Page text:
ABSTRACT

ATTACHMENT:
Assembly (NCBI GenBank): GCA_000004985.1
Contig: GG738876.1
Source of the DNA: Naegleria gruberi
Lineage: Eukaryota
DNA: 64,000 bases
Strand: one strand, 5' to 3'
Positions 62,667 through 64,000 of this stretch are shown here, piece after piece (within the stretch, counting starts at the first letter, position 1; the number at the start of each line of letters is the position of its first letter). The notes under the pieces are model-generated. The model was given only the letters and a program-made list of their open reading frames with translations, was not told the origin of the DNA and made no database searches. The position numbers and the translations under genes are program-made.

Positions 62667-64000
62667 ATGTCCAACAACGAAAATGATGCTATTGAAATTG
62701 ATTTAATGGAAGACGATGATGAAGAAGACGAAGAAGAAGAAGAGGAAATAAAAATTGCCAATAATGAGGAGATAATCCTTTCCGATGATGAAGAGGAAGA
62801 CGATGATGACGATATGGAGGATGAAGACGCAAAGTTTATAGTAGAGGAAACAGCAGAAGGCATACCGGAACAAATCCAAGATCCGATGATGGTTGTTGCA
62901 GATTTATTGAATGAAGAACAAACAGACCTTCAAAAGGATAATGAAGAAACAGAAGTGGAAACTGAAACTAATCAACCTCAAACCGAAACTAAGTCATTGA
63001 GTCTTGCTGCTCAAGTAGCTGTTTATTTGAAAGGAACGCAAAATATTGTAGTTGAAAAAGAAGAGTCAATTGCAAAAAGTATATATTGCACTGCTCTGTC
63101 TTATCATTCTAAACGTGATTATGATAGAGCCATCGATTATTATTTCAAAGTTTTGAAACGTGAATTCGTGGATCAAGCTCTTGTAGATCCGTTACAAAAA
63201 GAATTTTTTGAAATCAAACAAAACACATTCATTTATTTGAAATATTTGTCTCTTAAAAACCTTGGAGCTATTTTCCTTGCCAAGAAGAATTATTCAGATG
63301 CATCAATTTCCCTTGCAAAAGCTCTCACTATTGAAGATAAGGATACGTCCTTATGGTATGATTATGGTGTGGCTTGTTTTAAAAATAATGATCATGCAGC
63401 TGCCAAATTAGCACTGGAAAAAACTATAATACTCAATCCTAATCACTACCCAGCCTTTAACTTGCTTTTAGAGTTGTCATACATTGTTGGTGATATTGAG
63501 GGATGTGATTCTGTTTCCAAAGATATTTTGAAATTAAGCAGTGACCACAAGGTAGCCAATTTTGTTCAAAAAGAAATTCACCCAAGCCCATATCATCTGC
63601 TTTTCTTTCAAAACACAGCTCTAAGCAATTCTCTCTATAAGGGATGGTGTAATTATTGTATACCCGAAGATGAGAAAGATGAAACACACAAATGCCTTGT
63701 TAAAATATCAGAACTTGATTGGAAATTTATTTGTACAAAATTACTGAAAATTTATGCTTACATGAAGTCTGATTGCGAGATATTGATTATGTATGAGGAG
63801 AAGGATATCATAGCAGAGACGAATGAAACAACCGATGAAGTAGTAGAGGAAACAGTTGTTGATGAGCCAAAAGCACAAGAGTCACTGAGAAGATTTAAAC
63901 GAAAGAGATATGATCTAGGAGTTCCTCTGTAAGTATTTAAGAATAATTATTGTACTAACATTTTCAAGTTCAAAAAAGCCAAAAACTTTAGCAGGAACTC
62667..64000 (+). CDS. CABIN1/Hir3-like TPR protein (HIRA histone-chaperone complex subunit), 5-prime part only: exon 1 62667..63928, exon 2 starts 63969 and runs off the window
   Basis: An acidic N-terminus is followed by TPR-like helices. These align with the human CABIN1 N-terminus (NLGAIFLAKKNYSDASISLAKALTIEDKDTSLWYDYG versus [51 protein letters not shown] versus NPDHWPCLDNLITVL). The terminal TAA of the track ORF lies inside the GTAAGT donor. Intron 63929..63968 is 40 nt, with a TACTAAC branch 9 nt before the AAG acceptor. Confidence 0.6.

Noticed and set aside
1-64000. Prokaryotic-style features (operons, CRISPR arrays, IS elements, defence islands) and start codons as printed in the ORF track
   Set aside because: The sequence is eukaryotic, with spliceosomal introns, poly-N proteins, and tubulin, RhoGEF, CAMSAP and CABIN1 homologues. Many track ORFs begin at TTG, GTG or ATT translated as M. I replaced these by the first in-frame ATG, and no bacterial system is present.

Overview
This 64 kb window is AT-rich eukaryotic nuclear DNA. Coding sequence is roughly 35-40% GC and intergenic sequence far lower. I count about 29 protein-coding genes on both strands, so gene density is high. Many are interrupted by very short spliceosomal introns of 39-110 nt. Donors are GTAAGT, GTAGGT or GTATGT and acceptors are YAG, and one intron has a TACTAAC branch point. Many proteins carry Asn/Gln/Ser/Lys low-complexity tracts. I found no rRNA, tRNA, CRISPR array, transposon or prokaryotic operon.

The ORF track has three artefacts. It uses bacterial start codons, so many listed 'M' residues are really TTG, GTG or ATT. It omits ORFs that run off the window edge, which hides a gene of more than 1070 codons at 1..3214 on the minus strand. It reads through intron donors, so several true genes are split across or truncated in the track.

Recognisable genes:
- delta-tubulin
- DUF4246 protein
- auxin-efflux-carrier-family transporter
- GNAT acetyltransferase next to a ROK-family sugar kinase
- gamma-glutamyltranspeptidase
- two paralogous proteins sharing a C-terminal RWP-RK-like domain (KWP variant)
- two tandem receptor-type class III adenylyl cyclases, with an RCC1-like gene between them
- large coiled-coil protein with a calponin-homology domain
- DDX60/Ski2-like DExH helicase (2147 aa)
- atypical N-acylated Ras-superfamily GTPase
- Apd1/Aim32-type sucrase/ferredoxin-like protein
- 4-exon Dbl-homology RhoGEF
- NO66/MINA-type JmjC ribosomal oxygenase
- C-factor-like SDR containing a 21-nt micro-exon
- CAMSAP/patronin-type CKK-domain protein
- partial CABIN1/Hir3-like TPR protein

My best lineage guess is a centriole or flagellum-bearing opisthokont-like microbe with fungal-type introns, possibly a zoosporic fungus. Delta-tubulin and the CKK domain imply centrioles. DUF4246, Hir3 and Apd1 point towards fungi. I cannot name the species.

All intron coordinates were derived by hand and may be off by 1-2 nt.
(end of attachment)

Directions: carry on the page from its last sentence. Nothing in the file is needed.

Although seismic wave dispersion and attenuation have been found to occur in sedimentary rocks, it remains challenging to experimentally observe these effects. A new experimental setup has been developed to measure the Young’s modulus and Poisson’s ratio of rocks over a wide range in pressure (Pc[0;30]MPa) and frequency (f[5.103;102]Hz). Calibration with standard samples determined the following: (1) no dependence of the apparatus to pressure and frequency and (2) a good fit between published data and the measured and inferred elastic properties. The measured Young’s modulus dispersion and attenuation of Plexiglas were also consistent with the published data. The Young’s modulus and the attenuation of Fontainebleau sandstone samples saturated by water and glycerin were then measured. Although small variations were observed for one sample, the second one exhibited strong pressure- and frequency-dependent variations of Young’s modulus and attenuation. A frequency-dependent fluid flow was simultaneously measured. The characteristic frequency for these variations was highly fluid dependent. Accounting for the in situ fluids’ viscosity using an apparent frequency parameter, we determined the Young’s modulus and attenuation of a fluid-saturated Fontainebleau sandstone over an apparent frequency band of f*[103;105]Hz. The measurements under water and glycerin saturation compared favorably, and two frequency-dependent phenomena were observed that were interpreted as the drained/undrained and undrained/unrelaxed transitions. The undrained/unrelaxed transition occurred in a large frequency range, which was attributed to a distribution in aspect ratio of the rock’s microcracks.

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